OTHER FEATURES: All instrumentation is correct and the wood rim steering wheel has painstakingly reproduced to the last rivet. Seating and passenger side cover/hatch are exact and correct. A full width plexiglass windscreen is a requirement at Le Mans in 1956 and doors on both sides must open and all cars built to Le Mans rules also had to carry a spare wheel. We found a Mercedes Benz oil cooler which was the same as a D type and we also rebuilt all the brake/reservoir systems and other under bonnet items such as dry sump tank, breather/oil hoses etc and only an expert would even suspect this car was not a "real one!" The motor is tilted over 8 degrees also to comply.

The exhaust pipes protrude out the side as do the earlier D types as opposed to a rear exit for the "long nose" as it is considered extra weight, cumbersome and provides no ground clearance. Mentioned before the extractors were hand built to D type specifications and dimensions.

Don Thallon, Peter Magraith, and myself at Amaroo 1991

COMPETITION: When first imported I invited Peter Magraith to drive my D type at Amaroo Park historic race meeting in 1990 in the regularity event whilst I raced my Falcon Sprint in other races (see photo of Peter beside the D type).

In 1991 I completed the Dutton Grand prix Rally to Adelaide's AGP with Frank Dartell as co-driver and again in 1992 with Don Thallon. It is interesting to note that it covered the standing quarter mile at Geelong Sprints in a time of 13.90 seconds and was timed at Holden's test track Yo Yang at 153 mph and still accelerating but no more road. Some of the late model Porsche's were struggling to do these speeds or times. Collingrove hillclimb in Adelaide as part of one of the second Dutton GP rally I recorded an 8th outright against over 220 cars with a time of 40.18 sec's for my best run up the hill.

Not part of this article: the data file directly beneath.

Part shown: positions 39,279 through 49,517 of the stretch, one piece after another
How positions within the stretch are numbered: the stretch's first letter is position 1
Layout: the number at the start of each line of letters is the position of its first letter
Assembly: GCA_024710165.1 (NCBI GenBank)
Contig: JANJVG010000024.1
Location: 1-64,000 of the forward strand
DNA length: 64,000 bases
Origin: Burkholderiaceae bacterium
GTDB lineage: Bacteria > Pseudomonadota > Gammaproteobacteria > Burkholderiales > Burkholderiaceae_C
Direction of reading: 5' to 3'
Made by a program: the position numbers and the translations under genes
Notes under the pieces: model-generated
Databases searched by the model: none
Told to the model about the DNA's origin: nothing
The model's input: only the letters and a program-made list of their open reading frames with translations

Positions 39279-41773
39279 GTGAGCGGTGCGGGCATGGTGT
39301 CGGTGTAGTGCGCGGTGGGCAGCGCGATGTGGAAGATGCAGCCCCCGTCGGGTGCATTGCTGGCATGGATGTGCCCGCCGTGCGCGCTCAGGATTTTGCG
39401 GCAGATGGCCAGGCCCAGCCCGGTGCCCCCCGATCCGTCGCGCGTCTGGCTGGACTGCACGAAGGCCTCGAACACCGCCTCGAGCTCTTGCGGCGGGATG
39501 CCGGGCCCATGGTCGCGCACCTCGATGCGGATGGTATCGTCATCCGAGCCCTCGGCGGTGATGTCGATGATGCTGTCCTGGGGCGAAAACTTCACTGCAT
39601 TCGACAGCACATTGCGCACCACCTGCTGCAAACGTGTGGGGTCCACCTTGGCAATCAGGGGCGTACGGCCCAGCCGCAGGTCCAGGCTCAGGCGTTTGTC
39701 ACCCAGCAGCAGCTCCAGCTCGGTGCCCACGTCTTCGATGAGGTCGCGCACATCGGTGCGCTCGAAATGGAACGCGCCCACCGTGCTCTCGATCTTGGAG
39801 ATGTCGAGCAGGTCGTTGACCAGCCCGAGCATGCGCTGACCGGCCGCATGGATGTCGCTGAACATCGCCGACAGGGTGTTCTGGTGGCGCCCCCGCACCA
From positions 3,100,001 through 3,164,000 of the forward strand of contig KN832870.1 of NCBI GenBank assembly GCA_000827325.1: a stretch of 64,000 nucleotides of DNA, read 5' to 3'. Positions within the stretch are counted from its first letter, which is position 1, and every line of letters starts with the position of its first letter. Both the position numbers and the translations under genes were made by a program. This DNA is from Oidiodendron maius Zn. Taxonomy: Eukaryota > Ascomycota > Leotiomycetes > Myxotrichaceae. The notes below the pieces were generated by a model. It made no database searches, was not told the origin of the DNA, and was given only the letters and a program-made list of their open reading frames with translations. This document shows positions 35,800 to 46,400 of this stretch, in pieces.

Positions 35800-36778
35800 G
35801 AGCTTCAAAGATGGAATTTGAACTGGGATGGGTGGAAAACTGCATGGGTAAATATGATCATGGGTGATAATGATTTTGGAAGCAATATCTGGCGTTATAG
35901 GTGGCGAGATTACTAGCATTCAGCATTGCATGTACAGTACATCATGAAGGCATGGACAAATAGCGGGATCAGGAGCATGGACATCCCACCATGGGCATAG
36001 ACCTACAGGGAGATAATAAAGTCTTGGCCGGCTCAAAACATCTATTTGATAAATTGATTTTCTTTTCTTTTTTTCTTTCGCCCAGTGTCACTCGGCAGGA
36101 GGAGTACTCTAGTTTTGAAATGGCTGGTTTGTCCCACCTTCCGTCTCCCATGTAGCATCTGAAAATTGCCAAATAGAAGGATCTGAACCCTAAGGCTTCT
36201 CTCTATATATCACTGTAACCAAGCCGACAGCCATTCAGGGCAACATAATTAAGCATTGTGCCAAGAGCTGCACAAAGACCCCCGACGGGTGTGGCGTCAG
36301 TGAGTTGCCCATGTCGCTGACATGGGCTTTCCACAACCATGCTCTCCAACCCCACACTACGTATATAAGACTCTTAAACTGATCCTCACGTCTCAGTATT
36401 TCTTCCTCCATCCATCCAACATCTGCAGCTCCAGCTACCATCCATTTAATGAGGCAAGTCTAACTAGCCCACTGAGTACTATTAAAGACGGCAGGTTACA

Replica or reproduction cars are not eligible for CAMS historic log books and therefore not able to race at open race meetings other than compete in the regularity events no matter how sympathetic their specifications may be to the original but for value for money a well constructed and reasonably authentic reproduction can provide enormous pleasure at a fraction of the cost of the "real thing!"

JAGUAR DRIVERS CLUB of Australia: April 2000 my car was invited to be displayed at the 31st National Day at Fox Studios. Our centre tent featured four cars ... Keith Berriman's and Warren Daley's genuine short nose D type's, a very good replica C type and my car ... what an honor to be in such company and the centre of a 400 car display.

DOLLAR VALUES: A good genuine numbered D type with some sort of a racing history D type is worth in the vicinity worldwide of around 1.5 million plus US dollars depending on condition - long nose versions much more. It is considered by many my car is worth in the vicinity of $150,000 ... it would be difficult to import a good one from the UK these days and  pay shipping, all taxes and duties at this price ... plus your UK airfares etc to view it!

I hope you like reading this information ... enjoy as I share my pleasure with you.


Cars I have previously owned: (click)

F304 Dallara Formula 3
1956 Jaguar 'D' Type
1958 Porsche 356A
1960 Gemini - Formula Junior (FJ)
1962 Lotus 23
1965 formula 2 Lola T60
1971 Porsche 911S/T 2.3
1977 Elwyn (002)
1990 Sierra Cosworth RS500 Turbo Group 'A'
1988-1992 Sierra Cosworth RS500 Turbo Group 'A'

Biography of Robert Tweedie

The 'Current' Car Collection

For Sale - historic 1850's Hunters Hill (Sydney) residence


Home ] Robert Tweedie collection of cars ] Heritage 1850's Hunters Hill House ] Queen Victoria Inn ]

2002-2018 IBC Holdings Pty Ltd. All rights reserved.